We have changed our forecast for rate hikes post-Brexit. We expect that interest rates in the short to intermediate term, are likely to be lower for longer than previously anticipated in order to maintain economic growth in the U.S. The 10-year Treasury rate is near an all-time low. We now believe that the next rate increase is unlikely to occur until the end of the year, as the Federal Reserve assesses the fallout from Brexit. A positive of the extended low rate environment is lower borrowing rates in general. Mortgage rates are also down substantially which is a boost for the housing market.
Other European Union countries are unlikely to exit
We do not believe there will be a Brexit domino effect. In general, EU countries appear to believe that they are better off being in the EU from a security and economic point of view. An additional barrier to leaving is the need EU countries would have to replace the Euro, a potentially costly and administratively time-consuming venture. One country that may have greater potential for an exit is Italy, which might consider leaving if the vote for structural reform does not pass. Another possibility is that EU countries could move to a more protectionist stance, potentially undoing years of increased globalization and free trade; negatively affecting future global economic growth.
In summary, there is a high level of uncertainty ahead, and volatility is likely to go on for some time. We will continue to keep a close eye on developments and their potential impact on our clients’ portfolios.
Developing and executing an investment strategy that encompasses every aspect of your financial life
The material presented in this article is of a general nature and does not constitute the provision by PNC of investment, legal, tax, or accounting advice to any person, or a recommendation to buy or sell any security or adopt any investment strategy. Opinions expressed herein are subject to change without notice. The information was obtained from sources deemed reliable. Such information is not guaranteed as to its accuracy. You should seek the advice of an investment professional to tailor a financial plan to your particular needs. For more information, please contact PNC at 1-888-762-6226.
The PNC Financial Services Group, Inc. (“PNC”) uses the marketing names PNC Wealth Management® and Hawthorn, PNC Family Wealth® to provide investment, wealth management, and fiduciary services through its subsidiary, PNC Bank, National Association (“PNC Bank”), which is a Member FDIC, and to provide specific fiduciary and agency services through its subsidiary, PNC Delaware Trust Company or PNC Ohio Trust Company. PNC also uses the marketing names PNC Institutional Asset ManagementSM, PNC Retirement SolutionsSM, Vested Interest®, and PNC Institutional Advisory SolutionsSM for the various discretionary and non-discretionary institutional investment activities conducted through PNC Bank and through PNC’s subsidiary PNC Capital Advisors, LLC, a registered investment adviser (“PNC Capital Advisors”). Standalone custody, escrow, and directed trustee services; FDIC-insured banking products and services; and lending of funds are also provided through PNC Bank. Securities products, brokerage services, and managed account advisory services are offered by PNC Investments LLC, a registered broker-dealer and a registered investment adviser and member of FINRA and SIPC. Insurance products may be provided through PNC Insurance Services, LLC, a licensed insurance agency affiliate of PNC, or through licensed insurance agencies that are not affiliated with PNC; in either case a licensed insurance affiliate may receive compensation if you choose to purchase insurance through these programs. A decision to purchase insurance will not affect the cost or availability of other products or services from PNC or its affiliates. PNC does not provide legal, tax, or accounting advice unless, with respect to tax advice, PNC Bank has entered into a written tax services agreement. PNC does not provide services in any jurisdiction in which it is not authorized to conduct business. PNC Bank is not registered as a municipal advisor under the Dodd-Frank Wall Street Reform and Consumer Protection Act (“Act”). Investment management and related products and services provided to a “municipal entity” or “obligated person” regarding “proceeds of municipal securities” (as such terms are defined in the Act) will be provided by PNC Capital Advisors.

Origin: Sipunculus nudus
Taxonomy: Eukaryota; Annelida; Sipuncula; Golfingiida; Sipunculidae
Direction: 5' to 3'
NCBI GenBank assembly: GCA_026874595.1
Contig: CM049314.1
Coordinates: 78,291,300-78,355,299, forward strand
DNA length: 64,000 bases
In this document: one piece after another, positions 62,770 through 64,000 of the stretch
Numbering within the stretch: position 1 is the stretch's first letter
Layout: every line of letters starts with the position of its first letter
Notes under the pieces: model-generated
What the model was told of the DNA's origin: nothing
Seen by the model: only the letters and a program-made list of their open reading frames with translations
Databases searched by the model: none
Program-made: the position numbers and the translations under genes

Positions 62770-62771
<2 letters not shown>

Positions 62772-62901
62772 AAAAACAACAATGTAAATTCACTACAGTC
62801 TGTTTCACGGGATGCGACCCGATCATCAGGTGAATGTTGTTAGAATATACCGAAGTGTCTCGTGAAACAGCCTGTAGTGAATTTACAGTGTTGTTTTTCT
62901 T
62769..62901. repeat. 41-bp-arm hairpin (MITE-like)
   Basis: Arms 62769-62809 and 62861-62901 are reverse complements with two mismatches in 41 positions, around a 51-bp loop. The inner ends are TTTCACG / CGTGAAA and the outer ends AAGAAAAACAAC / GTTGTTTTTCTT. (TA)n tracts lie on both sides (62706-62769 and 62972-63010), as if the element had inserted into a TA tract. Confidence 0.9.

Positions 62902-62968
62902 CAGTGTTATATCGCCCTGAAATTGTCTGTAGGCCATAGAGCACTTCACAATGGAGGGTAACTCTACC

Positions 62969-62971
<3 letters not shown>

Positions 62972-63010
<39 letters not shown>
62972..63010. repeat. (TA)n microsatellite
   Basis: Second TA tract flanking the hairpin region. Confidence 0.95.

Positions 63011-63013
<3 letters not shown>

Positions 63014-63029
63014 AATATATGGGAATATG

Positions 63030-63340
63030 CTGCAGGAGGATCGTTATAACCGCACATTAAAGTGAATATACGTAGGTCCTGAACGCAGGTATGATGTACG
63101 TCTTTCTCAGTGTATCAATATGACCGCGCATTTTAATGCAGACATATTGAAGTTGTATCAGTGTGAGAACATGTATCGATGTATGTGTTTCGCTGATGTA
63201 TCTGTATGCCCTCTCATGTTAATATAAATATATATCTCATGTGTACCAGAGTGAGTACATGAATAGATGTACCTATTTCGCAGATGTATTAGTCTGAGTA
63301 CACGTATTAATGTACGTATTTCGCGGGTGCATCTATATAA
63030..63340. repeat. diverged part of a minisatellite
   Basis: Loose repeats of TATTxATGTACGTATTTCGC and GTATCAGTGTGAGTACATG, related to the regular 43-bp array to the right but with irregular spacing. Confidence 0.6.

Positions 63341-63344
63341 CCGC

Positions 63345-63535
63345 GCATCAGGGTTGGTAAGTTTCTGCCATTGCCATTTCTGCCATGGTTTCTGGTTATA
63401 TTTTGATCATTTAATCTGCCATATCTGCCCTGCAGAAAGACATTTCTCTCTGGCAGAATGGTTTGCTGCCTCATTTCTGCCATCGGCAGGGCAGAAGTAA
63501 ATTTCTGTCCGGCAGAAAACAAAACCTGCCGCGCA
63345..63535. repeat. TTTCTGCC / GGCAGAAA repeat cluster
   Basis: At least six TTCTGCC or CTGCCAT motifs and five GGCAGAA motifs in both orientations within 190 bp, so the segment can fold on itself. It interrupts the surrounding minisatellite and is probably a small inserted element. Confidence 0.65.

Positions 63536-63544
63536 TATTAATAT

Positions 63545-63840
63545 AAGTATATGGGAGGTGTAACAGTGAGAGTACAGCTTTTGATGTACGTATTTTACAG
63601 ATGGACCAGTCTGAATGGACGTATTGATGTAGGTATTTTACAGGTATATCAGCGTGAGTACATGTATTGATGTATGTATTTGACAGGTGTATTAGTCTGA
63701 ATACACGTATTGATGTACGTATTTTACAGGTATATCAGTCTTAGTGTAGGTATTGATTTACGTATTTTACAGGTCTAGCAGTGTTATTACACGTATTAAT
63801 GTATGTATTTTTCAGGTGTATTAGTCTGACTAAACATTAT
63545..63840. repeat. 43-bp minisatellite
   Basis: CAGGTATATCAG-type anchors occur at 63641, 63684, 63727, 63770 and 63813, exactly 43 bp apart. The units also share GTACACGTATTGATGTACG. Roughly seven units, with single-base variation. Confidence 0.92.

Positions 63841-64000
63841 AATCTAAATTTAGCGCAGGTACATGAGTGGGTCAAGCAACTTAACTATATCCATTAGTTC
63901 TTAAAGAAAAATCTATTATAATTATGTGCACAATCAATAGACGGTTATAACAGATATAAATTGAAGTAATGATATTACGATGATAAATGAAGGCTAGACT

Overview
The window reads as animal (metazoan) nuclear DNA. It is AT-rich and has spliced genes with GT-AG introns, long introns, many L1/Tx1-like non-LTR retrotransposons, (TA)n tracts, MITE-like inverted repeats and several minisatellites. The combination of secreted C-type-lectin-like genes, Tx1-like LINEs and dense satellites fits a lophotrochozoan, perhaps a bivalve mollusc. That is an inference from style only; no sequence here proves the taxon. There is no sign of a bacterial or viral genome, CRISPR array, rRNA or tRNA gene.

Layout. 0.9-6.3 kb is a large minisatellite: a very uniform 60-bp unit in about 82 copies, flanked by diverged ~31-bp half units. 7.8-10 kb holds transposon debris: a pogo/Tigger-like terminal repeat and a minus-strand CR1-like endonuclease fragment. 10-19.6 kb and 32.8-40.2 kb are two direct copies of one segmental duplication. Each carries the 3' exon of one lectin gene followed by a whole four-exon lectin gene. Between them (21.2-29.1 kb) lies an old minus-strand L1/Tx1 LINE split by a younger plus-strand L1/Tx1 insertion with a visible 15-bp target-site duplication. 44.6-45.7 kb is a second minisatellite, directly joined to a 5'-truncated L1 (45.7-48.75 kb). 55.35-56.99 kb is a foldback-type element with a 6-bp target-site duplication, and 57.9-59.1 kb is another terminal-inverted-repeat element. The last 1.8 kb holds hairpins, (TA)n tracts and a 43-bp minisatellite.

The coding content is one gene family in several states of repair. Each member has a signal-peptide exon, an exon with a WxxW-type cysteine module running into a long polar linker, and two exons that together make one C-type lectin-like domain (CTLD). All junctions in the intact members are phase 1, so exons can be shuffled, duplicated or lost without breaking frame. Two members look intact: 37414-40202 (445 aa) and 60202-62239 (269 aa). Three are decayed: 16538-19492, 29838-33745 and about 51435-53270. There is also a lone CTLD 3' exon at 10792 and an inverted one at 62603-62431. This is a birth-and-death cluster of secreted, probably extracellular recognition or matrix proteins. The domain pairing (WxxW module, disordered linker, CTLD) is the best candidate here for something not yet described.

“PNC Wealth Management,” “Hawthorn, PNC Family Wealth,” and “Vested Interest” are registered service marks and “PNC Institutional Asset Management,” “PNC Retirement Solutions,” and “PNC Institutional Advisory Solutions” are service marks of The PNC Financial Services Group, Inc.
Investments: Not FDIC Insured. No Bank Guarantee. May Lose Value.
Insurance: Not FDIC Insured. No Bank or Federal Government Guarantee. Not a Deposit. May Lose Value.